Friday, 21 November 2008

Matchmaking month

Tomorrow will be the third time I’ve been set up for a matchmaking dinner this month. These things usually don’t happen to me, but I guess when it rains, it pours.

The week before last, Mom tried to lure me into having dinner with “Grandpa’s young and very talented surgeon.” I didn’t know what it was all about until she kept calling and calling and calling, asking when I’m finally getting off work, when I was working overtime at the anti-Chen Yunlin riot. And just two days before that the managing director called asking if I was free that night to meet a guy looking to marry someone. Eh… But once again, I was saved by protestors. I very happily worked in a violent mess until 22h00 that night.

Well, the guy looking for a bride is back in town (he lives & works in China) and there are no demonstrations to hide behind this time. The dinner is tomorrow. Ann, stop laughing.

On the other hand, Mom’s again rubbing her hands because next Wednesday, we’re having a “family” dinner at the exclusive Wang Pin steakhouse, which you can only get reservations through employees of the conglomerate that owns the restaurant. The Chang Geng Memorial Hospitals are part of the conglomerate. Guess who’s probably coming to the dinner?

I feel like I’m living in the middle ages. They may as well bind my feet and put me in three-inch lotus shoes.

Must think of emergency exit strategy!!!

Wednesday, 19 November 2008

Chishang Station 池上車站 near Taitung 台東

A nice little station, famous for its lunch box. The rice in those parts is especially good - just the right firmness. You might see "池上便當" or "Chishang biandang/lunch box" stores all over Taiwan, and supposedly, this is where it all started.

Here, biandang are sold on the platform and you buy them in the 60 seconds that the train stops at the station to drop off and pick up travelers. As the train approaches, you can hear three or four small-sized, middle-aged women wearing blue vests, carrying baskets filled with about 20 hot lunch boxes each and yelling "便當!便當!" meaning "lunch boxes! lunch boxes!" They can't go into the train to make the sale, so you have to be ready and waiting for them, TWD70 in hand, at the cabin exit. If you're too slow, too bad - no hoka hoka (means "hot" in Japanese) Chishang biandang for you. You'll just have to wait until the next time you pass by this station that is in the middle of nowhere and between two other middle of nowhere places. So no QQ rice, sausage, stewed egg, cha siu pork, sauteed leafy greens, fried dumpling and other goodies until...god knows when you get the chance to come by again.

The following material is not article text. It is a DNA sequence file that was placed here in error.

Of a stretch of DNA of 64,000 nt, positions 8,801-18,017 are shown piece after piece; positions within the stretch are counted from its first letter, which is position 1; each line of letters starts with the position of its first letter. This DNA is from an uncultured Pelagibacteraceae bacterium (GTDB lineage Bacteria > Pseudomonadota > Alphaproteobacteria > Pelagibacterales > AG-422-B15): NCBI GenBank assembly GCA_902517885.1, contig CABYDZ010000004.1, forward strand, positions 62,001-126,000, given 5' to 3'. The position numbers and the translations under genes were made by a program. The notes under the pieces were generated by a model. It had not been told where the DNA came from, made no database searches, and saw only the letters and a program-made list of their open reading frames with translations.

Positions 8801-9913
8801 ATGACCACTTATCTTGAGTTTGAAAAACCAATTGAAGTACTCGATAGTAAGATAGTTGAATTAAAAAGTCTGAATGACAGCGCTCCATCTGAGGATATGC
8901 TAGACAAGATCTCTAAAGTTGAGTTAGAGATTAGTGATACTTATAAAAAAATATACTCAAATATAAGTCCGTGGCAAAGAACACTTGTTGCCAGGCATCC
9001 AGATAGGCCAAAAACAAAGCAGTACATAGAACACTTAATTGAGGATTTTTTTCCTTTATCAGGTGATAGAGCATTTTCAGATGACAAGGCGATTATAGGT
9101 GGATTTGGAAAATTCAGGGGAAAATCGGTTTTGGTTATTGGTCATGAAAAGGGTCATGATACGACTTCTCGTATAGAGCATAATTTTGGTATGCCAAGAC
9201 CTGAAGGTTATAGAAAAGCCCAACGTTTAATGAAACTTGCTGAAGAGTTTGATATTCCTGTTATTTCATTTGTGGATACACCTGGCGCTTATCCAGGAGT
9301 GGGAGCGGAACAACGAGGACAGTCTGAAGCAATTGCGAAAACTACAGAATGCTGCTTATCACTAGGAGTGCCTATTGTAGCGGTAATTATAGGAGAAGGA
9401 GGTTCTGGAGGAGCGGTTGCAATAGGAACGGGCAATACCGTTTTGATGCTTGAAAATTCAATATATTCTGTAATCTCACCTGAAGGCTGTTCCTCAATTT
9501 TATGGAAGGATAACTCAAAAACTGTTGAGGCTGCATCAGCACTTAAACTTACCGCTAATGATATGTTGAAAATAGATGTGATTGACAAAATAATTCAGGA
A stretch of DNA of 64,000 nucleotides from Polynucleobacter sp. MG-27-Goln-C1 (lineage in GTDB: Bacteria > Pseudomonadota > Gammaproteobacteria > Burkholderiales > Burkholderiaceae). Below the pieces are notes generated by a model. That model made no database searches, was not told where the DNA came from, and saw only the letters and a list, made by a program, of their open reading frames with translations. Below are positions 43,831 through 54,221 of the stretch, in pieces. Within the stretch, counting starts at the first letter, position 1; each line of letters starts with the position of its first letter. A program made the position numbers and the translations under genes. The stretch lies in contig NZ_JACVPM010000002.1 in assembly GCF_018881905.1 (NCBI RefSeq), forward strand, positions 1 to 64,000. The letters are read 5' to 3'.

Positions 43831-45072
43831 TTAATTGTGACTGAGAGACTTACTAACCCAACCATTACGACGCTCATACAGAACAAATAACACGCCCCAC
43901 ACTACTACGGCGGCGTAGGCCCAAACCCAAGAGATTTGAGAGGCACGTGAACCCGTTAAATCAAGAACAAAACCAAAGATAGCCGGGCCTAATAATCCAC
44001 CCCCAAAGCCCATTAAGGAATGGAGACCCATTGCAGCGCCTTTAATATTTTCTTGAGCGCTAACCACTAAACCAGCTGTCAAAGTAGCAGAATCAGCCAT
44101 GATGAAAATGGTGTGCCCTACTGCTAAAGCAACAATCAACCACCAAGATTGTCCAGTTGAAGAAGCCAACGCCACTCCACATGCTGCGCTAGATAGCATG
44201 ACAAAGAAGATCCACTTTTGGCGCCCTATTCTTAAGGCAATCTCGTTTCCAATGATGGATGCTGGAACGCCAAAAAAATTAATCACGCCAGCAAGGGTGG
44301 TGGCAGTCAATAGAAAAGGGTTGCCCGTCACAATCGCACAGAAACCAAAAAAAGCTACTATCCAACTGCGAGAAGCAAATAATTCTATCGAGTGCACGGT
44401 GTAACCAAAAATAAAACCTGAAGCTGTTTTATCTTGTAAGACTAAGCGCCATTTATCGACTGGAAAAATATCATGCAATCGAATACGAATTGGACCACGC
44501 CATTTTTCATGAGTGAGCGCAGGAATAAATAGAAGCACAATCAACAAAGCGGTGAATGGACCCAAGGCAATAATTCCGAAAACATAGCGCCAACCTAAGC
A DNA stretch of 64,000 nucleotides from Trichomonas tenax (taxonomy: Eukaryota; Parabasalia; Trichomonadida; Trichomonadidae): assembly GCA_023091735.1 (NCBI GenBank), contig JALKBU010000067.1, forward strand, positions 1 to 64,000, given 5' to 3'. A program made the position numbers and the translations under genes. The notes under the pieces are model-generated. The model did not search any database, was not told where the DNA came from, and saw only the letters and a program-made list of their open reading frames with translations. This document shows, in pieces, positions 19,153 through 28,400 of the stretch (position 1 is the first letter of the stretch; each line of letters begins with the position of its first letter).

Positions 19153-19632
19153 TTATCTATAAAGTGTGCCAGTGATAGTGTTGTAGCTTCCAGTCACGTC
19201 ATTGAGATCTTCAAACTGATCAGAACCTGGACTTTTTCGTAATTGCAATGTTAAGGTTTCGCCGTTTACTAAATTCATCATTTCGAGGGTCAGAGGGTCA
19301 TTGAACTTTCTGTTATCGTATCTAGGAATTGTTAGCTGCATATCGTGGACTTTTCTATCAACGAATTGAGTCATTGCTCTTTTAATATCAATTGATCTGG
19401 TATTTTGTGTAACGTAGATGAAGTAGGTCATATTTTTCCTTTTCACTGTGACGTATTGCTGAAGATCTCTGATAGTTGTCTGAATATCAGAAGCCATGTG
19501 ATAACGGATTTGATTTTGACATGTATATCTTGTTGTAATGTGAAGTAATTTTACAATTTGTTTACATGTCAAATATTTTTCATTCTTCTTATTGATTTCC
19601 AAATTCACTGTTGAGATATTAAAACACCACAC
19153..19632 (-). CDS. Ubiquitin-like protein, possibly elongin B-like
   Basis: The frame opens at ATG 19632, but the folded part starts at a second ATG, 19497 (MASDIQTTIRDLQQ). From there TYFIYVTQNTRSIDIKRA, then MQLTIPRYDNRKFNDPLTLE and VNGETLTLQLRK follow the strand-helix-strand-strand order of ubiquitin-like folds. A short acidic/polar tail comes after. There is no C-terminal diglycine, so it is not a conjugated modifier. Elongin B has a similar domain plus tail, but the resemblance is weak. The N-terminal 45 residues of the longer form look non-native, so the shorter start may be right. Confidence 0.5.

We visited the restaurant by the station that made the biandang, and the owner was really friendly. It probably helped that she recognized me from TV. Haha. I tell you, I'm more popular down south in the countryside! Despite my lousy Taiwanese, they still like me over there. She told us that selling biandang at Chishang is quite fun, and I believe her, based on the smile that everyone who works at the restaurant has on their face. They have a great culture going on there. Their work is really routine. Five minutes before trains arrive, they bring the biandang across the street to the station and start calling out "biandang biandang." The trains leave, they come back, and do it all over again at the next train. But because you only really have one minute to buy/sell these biandang, things can happen in the scurry. She said just recently someone said "I'll take all of those!" right when the train was starting to move away. There was no time to give back change or take the biandang out of the basket, so the person said "don't worry about the change," and grabbed the whole basket. They never saw the basket again. "It's still on its journey around the island," the owner said. Another time, a woman hopped off the train to buy biandang for her and her son. And since little boys just don't know what "stay here" means, he followed his mom off the train but forgot to follow her back in. So when the trains left, usually it's just the three biandang ladies left on the platform, but this time, it was three biandang ladies plus one teary-eyed little boy. They ended up putting the boy in a car and speeding off, chasing the train all the way to the next station, where the mother was waiting after being notified of where her son was, and that the biandang ladies were making a special delivery.

So much fun. Such wonderful memories. We were there last week. I had a wonderful cameraman who filmed it in HD. He taught me all kinds of things, like subject placement, camera movement techniques, including one called "dolly in, zoom out." I can edit video, I've just never shot it before. I don't know if I'll ever film video myself, but I have to at least learn. It's fun anyway.

In search of...

Perhaps it's time for a trip to the weekend flower market.

Tuesday, 18 November 2008

Moving on

Thank you, Everyone for your emails and comments. I’m sorry I haven’t had time to reply to each of you individually. I’ve just been so terribly worn out. (Can you believe this is only the second day I’ve had off this month?) However, I’m truly grateful to have you all to remind me that Taiwan is a wonderful place where democracy thrives, even if some of its political components are still not very mature. Also, thank you for the well wishes. My leg is much better now. The bruise is about 85% gone. I think there will be a little bit of scarring where the end of the pipe hit, but it’ll give me a chance to brag about as a battle scar! Still I hope the scar goes away.